23. Used to cover smell of death in the Vietnam war. Worn as a protest to remind the shallow unconcerned majority of the growing body count.

  24. I have loved patchouli for about 11 years now and haven't found one for this year, yet. I usually grow them in winter in the house. I just love the fragrance, and have to touch the leaves anytime I go near the plant! The fragrance is delightful, and cannot be compared to anything else in the world. The best "upper" I can find and it is a beautiful addition to any garden. I wish I could grow it year round.

  25. This sounds like such a great idea! I hope you find your patchouli this year.

  26. it's lovely to hear from other patchouli lovers. in my own experiences, i have not found patchouli to be popular in any sense of the word "popular." also, aside from the vast resources on the internet, i have found it increasingly difficult to find pure oils here in the US. i have a wonderful and increasing patchouli collection that includes varieties from about a dozen countries, including russia, singapore, and every other country i have ever visited (finding local patchoulis is one of my missions upon visiting a new place.) a really great friend gave me my first bottle (the body shop) when i was 16, and i have never gone without since (15 years.) i am particularly fond of the essential-oil-type vs. the eau d' parfum, but there has never been one yet that didn't comfort me, soothe me, or reassure me of being happy to be alive. i think that one of the most gratifying experiences of being a patchouli-wearer is that friends, family (and by-standers) are affected by it's presence. it has a profoundly calming and arousing influence, and creates a scent-memory that will always bring to those who love me, the memory, familiarity, and comfort of a close friend, good companion, and connected soul. i love that it is distinctive enough to cause that type of emotional reaction. i love to have heard on numerous occasions... "i smelled you (or: your perfume) the other day, and felt like you were right here with me...." and through this powerful scent and their association of it to me, i can be right there with them, they can be comforted by me. amazing how that works!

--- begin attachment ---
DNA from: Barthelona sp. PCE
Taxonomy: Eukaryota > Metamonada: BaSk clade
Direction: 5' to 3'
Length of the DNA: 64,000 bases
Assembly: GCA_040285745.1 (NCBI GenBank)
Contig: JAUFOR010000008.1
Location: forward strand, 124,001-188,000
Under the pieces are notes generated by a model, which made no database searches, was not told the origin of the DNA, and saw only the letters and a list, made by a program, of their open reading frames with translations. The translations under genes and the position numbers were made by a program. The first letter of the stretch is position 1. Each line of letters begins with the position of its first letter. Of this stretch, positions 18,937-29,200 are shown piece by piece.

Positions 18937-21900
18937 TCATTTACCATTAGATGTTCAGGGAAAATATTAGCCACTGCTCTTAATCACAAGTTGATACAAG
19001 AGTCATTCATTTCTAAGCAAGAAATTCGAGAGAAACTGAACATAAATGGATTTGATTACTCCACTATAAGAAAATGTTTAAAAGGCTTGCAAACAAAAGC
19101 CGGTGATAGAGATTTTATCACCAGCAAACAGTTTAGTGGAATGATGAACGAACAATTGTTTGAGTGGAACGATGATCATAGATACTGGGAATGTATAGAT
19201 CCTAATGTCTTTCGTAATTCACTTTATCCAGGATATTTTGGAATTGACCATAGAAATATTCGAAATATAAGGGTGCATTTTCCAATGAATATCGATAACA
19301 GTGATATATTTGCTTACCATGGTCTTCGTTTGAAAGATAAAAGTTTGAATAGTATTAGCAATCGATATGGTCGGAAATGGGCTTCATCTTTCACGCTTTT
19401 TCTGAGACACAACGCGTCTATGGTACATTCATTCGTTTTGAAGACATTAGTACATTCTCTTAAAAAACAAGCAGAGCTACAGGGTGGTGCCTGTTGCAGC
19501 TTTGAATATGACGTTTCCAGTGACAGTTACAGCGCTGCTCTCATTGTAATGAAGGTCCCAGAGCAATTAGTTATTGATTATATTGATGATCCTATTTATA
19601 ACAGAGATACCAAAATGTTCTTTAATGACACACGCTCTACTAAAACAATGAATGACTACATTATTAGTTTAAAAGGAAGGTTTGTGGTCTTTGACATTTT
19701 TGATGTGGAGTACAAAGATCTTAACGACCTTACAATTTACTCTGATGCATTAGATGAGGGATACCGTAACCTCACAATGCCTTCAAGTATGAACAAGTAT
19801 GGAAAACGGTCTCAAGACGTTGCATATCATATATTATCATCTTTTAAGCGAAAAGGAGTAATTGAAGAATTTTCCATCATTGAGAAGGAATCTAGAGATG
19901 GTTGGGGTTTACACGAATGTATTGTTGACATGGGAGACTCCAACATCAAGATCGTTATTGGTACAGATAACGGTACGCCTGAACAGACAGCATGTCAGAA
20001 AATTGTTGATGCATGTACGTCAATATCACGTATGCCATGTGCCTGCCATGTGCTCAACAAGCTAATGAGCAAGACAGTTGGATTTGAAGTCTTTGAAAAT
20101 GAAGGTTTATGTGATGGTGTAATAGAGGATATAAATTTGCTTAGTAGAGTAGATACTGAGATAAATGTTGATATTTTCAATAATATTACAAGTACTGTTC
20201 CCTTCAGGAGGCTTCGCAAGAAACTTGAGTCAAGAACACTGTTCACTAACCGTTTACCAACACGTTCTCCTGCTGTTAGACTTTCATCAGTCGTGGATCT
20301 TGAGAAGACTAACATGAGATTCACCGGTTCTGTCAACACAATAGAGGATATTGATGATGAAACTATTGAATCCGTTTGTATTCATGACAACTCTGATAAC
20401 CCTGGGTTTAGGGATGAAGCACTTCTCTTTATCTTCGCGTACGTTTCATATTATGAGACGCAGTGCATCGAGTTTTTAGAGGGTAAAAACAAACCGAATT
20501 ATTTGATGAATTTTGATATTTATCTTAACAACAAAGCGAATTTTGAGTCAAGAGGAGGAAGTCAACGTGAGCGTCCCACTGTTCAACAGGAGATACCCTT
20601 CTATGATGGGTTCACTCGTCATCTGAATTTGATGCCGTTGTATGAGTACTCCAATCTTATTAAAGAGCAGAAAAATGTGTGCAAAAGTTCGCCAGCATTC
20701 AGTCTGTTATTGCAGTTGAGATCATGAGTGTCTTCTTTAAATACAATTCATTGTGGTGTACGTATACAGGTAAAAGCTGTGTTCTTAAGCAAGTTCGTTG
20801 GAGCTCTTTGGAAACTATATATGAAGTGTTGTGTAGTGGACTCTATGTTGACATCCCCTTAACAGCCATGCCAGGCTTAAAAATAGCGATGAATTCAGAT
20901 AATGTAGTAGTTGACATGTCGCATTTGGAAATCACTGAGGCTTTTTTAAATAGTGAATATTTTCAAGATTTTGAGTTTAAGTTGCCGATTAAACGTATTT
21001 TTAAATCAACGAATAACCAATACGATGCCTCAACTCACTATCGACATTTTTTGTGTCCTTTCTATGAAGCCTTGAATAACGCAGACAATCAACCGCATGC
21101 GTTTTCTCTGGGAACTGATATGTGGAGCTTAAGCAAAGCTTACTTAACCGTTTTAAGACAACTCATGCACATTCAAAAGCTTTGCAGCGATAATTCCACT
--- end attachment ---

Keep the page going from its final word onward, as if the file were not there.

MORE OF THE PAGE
27. Dear Helene:
    Found this page by chance while searching for images of the source of my ultimate favorite scent. I am naturally drawn to it, and no matter how strong it may be I find it very awakening. But I don't like it when it's mixed with other scents such as fruits, it ruins the beauty of it. In my room I have different kinds of soap bars, lotions and incense, but since the best brand in the world(AIRS) stopped selling their oil I no longer purchase any. Never owned a patchouli plant but now is the right time to do so, I hope the weather allows me to keep it around for the rest of my life.

  28. i'm a huge fan of patchouli. i have been my whole life. i've come to believe that it has incredible properties for healing both physically and emotionally.

  29. I have just found Patchouli dispite being a teen in the 60's, (not cool enough I guess) But it's never too late to enjoy this wonderful fragrance. I'm also enjoying the reactions of other people. I too believe that it has healing properties and can change moods